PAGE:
Sparse turnout for con­sul­ta­tions on re­gional gov­er­nance

Those who did attend showed sup­port

Nor'wester (Springdale) - - FRONT PAGE - BY CORY HUR­LEY

Only 10 peo­ple care?

On a pro­posed bound­ary map for re­gional gov­ern­ment con­sul­ta­tions, the Baie Verte and Green Bay area cov­ers 196 kilo­me­tres of road.

There are 38 marked mu­nic­i­pal­i­ties, lo­cal ser­vice dis­tricts, and un­in­cor­po­rated ar­eas – although it was said there are many more. The pop­u­la­tion is 13,245.

A public con­sul­ta­tion on re­gional gov­ern­ment held in Baie Verte last week drew 10 peo­ple.

Janet Sacrey, town clerk/ man­ager for Pac­quet, said she was “blown away” by the small turnout. At one point in the meet­ing, she told the panel the low turnout ap­pears to tell gov­ern­ment they can do what they want – that peo­ple in this area don’t care.

“I think peo­ple ar­rive at the de­ci­sion that gov­ern­ment is go­ing to do what they want to do, and they are not go­ing to make a dif­fer­ence,” she said.

For her, she said gov­ern­ment has to do what it can for ru­ral com­mu­ni­ties to sur­vive.

“I re­al­ize it is a very small pop­u­la­tion in all of New­found­land and Labrador,” she said. “I know we can’t have all these large ser­vices in ev­ery small lit­tle town. We def­i­nitely have to re­gion­al­ize.”

Sacrey named ex­am­ples of ser­vices that need to be re­gion­al­ized, such as eco­nomic de­vel­op­ment, fire pro­tec­tion, en­vi­ron­ment and safety ex­per­tise, and waste man­age­ment.

She said Pac­quet is not fi­nan­cially able to pro­vide qual­i­fied peo­ple to ad­min­is­ter the ser­vices re­quired by leg­is­la­tion to its res­i­dents. With a re­gional gov­ern­ment, she ex­pects paying into a larger body with other com­mu­ni­ties could be a so­lu­tion.

Baie Verte

Baie Verte coun­cil­lor Scott Furey was also shocked to see min­i­mal in­ter­est in such an im­por­tant ses­sion.

Re­gion­al­iza­tion is a con­tro­ver­sial topic, so he came pre­pared to in­dulge in some heated de­bates.

“I re­ally ex­pected the place to be packed,” he said of the meet­ing held at the Col­lege of the North At­lantic in Baie Verte. “I ex­pected ar­gu­ments and yelling.”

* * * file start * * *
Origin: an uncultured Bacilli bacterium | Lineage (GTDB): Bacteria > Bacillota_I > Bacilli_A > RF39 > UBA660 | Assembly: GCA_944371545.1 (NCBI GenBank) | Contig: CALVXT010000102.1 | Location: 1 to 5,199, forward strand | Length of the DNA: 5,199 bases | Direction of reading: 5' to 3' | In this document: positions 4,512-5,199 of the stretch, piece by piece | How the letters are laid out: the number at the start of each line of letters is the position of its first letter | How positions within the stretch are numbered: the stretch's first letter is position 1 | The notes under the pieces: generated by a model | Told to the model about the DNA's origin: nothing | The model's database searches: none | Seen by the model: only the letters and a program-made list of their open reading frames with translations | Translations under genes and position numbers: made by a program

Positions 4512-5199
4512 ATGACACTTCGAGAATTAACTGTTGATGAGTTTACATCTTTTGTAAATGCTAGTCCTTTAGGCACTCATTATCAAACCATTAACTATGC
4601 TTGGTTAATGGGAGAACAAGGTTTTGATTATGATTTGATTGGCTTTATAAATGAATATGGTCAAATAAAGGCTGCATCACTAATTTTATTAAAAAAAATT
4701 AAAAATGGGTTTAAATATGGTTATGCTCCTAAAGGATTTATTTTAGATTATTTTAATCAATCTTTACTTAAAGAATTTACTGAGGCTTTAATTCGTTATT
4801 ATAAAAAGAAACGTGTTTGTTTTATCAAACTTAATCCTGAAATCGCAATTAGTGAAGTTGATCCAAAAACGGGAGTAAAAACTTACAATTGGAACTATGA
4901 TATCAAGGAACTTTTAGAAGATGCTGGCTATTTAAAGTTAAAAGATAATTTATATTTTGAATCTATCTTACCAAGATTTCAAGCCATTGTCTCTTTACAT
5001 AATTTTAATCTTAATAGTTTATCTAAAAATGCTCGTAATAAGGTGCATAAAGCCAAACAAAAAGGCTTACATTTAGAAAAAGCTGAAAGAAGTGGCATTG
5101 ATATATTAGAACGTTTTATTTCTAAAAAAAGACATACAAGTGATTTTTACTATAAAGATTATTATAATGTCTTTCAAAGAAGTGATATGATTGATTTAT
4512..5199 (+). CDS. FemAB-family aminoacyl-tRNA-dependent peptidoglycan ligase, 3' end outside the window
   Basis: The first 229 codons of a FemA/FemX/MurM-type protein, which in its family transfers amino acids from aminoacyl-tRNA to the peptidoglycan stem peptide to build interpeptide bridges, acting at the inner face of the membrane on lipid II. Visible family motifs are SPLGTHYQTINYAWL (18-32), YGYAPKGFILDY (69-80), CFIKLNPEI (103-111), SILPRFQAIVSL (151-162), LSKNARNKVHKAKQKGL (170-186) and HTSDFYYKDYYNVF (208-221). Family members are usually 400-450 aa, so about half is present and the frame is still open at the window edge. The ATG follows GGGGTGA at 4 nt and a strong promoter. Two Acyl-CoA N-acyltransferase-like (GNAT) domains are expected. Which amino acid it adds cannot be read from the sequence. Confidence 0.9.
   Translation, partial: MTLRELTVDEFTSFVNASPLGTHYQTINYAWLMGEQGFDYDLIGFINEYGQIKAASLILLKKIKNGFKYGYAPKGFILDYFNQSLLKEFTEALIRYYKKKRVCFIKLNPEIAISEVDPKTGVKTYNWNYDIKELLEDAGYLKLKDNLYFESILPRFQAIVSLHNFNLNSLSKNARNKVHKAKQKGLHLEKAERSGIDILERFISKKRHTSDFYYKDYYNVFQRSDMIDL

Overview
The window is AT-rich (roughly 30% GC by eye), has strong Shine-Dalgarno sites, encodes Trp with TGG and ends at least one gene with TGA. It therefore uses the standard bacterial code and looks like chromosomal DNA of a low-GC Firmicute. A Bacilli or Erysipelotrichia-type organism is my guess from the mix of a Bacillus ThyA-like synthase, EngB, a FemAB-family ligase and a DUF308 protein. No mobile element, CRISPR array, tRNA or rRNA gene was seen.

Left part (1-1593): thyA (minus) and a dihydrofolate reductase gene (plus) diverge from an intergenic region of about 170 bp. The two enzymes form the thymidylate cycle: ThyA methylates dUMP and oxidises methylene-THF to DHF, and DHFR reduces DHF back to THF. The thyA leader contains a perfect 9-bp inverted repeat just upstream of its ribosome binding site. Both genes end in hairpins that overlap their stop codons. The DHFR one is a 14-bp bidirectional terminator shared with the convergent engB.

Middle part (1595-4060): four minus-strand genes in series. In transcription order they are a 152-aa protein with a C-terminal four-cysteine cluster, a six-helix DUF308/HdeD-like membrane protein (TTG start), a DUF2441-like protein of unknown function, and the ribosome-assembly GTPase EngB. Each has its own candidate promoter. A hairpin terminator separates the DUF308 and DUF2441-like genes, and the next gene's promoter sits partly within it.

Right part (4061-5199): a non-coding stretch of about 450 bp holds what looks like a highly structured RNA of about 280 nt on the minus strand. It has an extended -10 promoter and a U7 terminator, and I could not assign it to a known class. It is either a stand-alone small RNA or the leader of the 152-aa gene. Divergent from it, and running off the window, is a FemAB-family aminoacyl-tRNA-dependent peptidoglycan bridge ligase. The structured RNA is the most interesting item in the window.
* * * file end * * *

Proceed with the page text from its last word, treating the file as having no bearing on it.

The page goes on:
De­spite the per­ceived lack of in­ter­est, Furey still ex­pects what­ever even­tu­ally hap­pens to be con­tro­ver­sial.

“Peo­ple will feel like they have to give up their iden­tity, if it goes that way,” he said. “No­body wants to do that. I don’t want to do that for Baie Verte, but I would have to look at the ben­e­fits and weigh that against the neg­a­tives.”

As the re­gional hub on the Baie Verte Penin­sula, the town al­ready pro­vides re­gional ser­vices that res­i­dents from other com­mu­ni­ties avail of, although they do not con­trib­ute to the cost, Furey pointed out.

“It makes things hard,” he said. “When you are think­ing about do­ing things, you know you are ser­vic­ing ev­ery­body, and that you need to main­tain

it for that pur­pose.”

Spring­dale

Spring­dale coun­cil­lor Joe Tomp­kins said re­gional gov­er­nance has a lot of merit.

“I think we want to see gov­ern­ment re­sources put in ap­pro­pri­ate ar­eas, and the proper use of gov­ern­ment monies,” he said.

He said the is­sue of lim­ited re­sources for de­clin­ing pop­u­la­tions has to be ad­dressed. With Spring­dale be­ing a re­gional hub for the Green Bay area, he said a bound­ary cov­er­ing Baie Verte and Green Bay ap­pears ideal from a re­gional per­spec­tive.

In Spring­dale, he said a ser­vice such as fire pro­tec­tion is al­ready a re­gional as­set. He be­lieves the spe­cial­ized ex­per­tise his town has on staff — such as a civil en­gi­neer — could be of great ben­e­fit to the re­gion. Burling­ton

Burling­ton mayor Ge­orge Kelly was joined at the meet­ing by two other town rep­re­sen­ta­tives. He said Burling­ton, Mid­dle Arm and Smith’s Har­bour have been shar­ing ser­vices, such as fire pro­tec­tion and waste man­age­ment, and work­ing to­gether for years.

How­ever, he said many small towns are strug­gling and un­able to pro­vide some es­sen­tial ser­vices.

“Towns will even­tu­ally come on board, they have no choice,” he said. “Our pop­u­la­tion is go­ing down. Ev­ery Grade 12 stu­dent is leav­ing the town. Our pop­u­la­tion is old — eight or 10 years in Burling­ton, our se­niors will be gone or ranked right up there in the 100s. There are homes va­cant out there … Even­tu­ally, it is just not go­ing to work.”

Re­gard­ing western re­gional waste man­age­ment, he said towns such as Burling­ton do not like the fu­ture of that ser­vice be­cause it is lead­ing to a sig­nif­i­cant in­crease in costs to res­i­dents.

How­ever, he said the ser­vice to be pro­vided should even­tu­ally be ac­cepted as the new way of life.

CORY HUR­LEY/THE NOR’WESTER

Janet Sacrey, town clerk/man­ager of Pac­quet, at­tended a public con­sul­ta­tion on re­gional gov­ern­ment held in Baie Verte last week.

CORY HUR­LEY/THE NOR’WESTER

Baie Verte coun­cil­lor Scott Furey was one of very few peo­ple to attend last week’s public con­sul­ta­tion on re­gional gov­ern­ment in Baie Verte.

CORY HUR­LEY/THE NOR’WESTER

Spring­dale coun­cil­lor Joe Tomp­kins at­tended a public con­sul­ta­tion on re­gional gov­ern­ment held in Baie Verte last week.

CORY HUR­LEY/THE NOR’WESTER

Burling­ton mayor Ge­orge Kelly, along with two other town rep­re­sen­ta­tives, at­tended last week’s public con­sul­ta­tion on re­gional gov­ern­ment.

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